This is the third of a few posts having to do with Frank Palmer’s book Literature and Moral Understanding: A Philosophical Essay on Ethics, Aesthetics, Education, and Culture (1992, Oxford University Press). You should start at the beginning.
As I said yesterday, the early work of Palmer’s book was the laying out of terms, rules, and opposing constructions. But with Chapter 4, “Moral Responses to Fictional Characters”… well, in the immortal words of Wayne Campbell, Game On!
The chapter begins with a recounting of the famous Radford/Weston debate of 1975. (Famous in some circles, anyway. It’s not as well known as the Ali-Frasier Thrilla in Manila of that same year, but it was a big deal at the Aristotelian Society.)
Colin Radford entered the ring first, to declare that our emotions about fiction are simply a category error, to which we humans are vulnerable because we’re just the kind of creatures that have emotions, even about things that we shouldn’t. Parker paraphrases Radford’s position thus: “…our emotional responses to fiction, brute and unavoidable though they are, rest upon a mistake.”
Michael Weston then took his place in the box, to declare that our emotional responses to fiction are not on behalf of the travails of the fictional characters, but rather of the literary work as a whole. Weston sees a work of fiction in ways analogous to a work of music, a composition by which we can be moved without an attachment to any particular component. He rejects emotional responses to characters by saying that we can’t actually interact with them, and that “fictional characters are never free to do other than they are portrayed as doing,” just as the notes of a concerto have to come in a predetermined array.
By this point, Palmer can take no more, vaulting the ropes himself to take on both opponents (albeit thirteen years later). In a sequence as finely scripted as a fight scene in which Jackie Chan singlehandedly dispatches a legion, Palmer walks calmly into the fray. He uses both Radford’s and Weston’s arguments against one another, and adds some fine moves of his own to leave them both gasping and bloodied on the mat.
Of course it would not be the Anna Karenina we know if her life had gone differently; but it would not be the Florence Nightingale we know if her life had gone differently. (95)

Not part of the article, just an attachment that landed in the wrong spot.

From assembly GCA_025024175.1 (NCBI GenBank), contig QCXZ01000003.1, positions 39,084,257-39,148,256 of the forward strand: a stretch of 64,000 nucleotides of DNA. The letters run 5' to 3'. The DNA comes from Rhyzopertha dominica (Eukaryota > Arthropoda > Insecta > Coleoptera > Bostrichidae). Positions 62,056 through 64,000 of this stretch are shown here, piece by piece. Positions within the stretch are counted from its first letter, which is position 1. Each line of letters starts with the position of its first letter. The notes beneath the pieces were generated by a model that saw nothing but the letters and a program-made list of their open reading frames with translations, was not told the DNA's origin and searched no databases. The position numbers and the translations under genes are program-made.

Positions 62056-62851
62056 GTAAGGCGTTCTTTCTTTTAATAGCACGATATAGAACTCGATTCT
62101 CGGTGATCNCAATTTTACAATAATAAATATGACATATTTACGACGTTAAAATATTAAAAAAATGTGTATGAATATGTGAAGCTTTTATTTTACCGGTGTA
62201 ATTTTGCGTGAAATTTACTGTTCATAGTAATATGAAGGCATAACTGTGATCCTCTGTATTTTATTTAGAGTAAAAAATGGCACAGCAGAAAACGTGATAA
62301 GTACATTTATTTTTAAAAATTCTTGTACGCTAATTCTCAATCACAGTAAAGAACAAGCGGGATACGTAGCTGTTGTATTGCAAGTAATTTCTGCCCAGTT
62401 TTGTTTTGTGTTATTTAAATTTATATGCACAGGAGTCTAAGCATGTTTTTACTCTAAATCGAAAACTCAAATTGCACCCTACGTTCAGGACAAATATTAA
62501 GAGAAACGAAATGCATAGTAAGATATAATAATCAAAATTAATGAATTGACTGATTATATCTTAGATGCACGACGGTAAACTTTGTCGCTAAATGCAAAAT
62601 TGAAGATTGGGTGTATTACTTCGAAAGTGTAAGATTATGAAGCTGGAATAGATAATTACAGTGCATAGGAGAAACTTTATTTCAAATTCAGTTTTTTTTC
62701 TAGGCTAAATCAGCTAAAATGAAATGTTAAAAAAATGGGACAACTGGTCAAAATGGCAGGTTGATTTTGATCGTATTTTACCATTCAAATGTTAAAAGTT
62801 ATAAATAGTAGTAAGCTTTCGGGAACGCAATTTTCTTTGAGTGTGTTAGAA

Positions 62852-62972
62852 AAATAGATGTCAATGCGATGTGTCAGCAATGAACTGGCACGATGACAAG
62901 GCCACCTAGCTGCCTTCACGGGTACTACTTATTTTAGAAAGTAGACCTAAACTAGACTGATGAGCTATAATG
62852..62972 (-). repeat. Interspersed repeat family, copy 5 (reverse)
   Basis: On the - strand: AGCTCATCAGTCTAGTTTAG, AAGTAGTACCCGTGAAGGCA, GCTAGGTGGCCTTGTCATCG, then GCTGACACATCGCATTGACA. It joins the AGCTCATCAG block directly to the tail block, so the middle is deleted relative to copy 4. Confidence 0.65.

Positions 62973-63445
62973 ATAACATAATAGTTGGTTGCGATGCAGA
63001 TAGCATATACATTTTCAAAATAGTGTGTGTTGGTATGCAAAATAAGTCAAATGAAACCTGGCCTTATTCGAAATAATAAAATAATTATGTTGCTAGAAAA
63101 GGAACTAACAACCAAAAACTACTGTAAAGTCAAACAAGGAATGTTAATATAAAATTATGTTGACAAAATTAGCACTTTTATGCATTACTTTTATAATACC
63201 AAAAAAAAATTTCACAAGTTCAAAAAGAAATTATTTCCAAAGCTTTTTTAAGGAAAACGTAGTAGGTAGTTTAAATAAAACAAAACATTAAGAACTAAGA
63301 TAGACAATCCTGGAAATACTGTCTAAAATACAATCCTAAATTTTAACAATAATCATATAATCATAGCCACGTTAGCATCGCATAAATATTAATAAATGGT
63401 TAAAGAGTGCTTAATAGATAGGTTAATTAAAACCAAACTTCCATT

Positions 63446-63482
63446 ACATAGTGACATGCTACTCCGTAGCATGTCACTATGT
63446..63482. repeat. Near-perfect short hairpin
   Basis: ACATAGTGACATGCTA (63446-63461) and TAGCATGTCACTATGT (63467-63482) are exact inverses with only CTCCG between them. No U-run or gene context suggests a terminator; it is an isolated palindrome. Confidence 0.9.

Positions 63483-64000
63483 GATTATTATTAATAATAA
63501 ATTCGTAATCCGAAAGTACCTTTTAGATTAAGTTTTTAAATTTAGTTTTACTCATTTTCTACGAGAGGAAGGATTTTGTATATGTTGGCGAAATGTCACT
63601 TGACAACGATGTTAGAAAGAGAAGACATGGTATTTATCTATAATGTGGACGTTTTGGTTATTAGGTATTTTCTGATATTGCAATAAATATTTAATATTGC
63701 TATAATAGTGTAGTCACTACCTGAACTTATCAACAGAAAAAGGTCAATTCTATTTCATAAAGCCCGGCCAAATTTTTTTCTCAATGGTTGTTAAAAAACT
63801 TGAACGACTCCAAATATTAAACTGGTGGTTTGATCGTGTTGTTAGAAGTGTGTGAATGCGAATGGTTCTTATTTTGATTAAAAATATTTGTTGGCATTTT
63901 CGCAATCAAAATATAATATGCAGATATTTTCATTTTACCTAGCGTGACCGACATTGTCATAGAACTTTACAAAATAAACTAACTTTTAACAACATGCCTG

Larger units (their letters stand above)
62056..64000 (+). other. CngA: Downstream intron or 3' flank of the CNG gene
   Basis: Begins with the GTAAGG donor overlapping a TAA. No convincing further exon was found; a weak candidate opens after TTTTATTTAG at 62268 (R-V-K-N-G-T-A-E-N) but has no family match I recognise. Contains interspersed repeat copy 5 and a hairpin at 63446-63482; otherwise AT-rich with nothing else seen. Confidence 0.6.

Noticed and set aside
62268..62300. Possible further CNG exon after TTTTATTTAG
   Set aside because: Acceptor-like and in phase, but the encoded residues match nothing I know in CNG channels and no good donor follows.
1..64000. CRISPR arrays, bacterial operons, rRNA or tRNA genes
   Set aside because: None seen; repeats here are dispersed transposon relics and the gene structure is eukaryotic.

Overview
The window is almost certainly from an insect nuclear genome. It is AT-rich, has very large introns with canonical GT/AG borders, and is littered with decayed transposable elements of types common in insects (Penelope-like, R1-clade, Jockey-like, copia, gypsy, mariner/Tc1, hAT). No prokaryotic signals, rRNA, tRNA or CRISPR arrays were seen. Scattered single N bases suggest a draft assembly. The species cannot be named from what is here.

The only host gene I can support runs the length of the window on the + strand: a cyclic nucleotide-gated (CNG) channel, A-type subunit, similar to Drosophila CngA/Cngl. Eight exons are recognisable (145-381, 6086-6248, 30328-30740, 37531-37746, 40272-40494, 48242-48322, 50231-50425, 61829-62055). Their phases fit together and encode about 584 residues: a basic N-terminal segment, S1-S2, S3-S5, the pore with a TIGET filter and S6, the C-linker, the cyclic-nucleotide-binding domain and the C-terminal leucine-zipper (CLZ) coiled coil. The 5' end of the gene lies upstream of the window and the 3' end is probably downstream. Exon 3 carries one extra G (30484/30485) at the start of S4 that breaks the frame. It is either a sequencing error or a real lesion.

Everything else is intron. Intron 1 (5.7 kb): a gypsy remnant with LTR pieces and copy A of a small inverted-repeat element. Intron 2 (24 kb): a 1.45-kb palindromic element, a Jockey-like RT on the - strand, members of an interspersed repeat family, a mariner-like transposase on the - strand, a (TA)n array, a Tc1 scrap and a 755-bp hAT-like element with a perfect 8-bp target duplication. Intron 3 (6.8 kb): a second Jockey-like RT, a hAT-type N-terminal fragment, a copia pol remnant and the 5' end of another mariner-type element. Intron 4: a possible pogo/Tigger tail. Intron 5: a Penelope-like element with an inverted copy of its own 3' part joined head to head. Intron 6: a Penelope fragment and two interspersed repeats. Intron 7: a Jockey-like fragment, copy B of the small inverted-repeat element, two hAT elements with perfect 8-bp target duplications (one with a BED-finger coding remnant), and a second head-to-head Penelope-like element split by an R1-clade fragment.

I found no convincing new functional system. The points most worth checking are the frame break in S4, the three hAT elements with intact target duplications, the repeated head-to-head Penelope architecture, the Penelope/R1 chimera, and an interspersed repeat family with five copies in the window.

Oh, THAT left a mark!
But that’s just the highlight reel blow. The real work is to evoke Wittgenstein’s formulation that our attitude towards another person is ‘an attitude to a soul” (or, though he doesn’t refer to it here, what Martin Buber would call an I-Thou relation).
The application of this argument to fiction is that in so far as we are to regard fictional characters as doing things, as engaging in acts and actions, we cannot have a non-moral or non-human perspective on their actions. Our moral expectations are built into our very conception of what they are doing, e.g., when they tell lies, commit acts of cruelty, disregard bonds of friendship, mistreat their fathers, mothers, brothers, sisters, or when they are kind and generous, loyal and faithful, honest and true, self-sacrificing, brave, principled, or fair-minded. Whatever further significance we see in their actions, or however much we may enter into further debate about the nature and quality of their deeds and of their significance for the meaning of the literary work, our conception of a character as a human being has the mark of an ‘attitude to a soul’. (99)
The very fact that we see fictional characters’ actions not as neutral body-cam recordings of physical motion, but as bearing motivation and moral implication, means that we have entered into a specific, mutual relation with them. We grant them the emotional agency to determine both their actions and their intentions.
This is similar to the ways in which I can regard ‘real-world’ people I don’t know, whether historical (Gandhi and Stalin seem pretty different to me, though I never met either) or contemporary, as when we judge the character (a revealing word) of the political candidates from which we choose. We don’t know them, don’t interact with them. We merely hear and see what they do, and intuit their ‘character’ from those actions. On a day-to-day basis, Cory Booker is no more ‘real’ to me than Clark Kent; I grant them both reality because they both mean something to me, because I have an emotional resonance of a certain timbre and pitch when I see their actions. I have chosen to make them real, just as we can choose to deem some people other than human when it’s in our interest to mistreat them.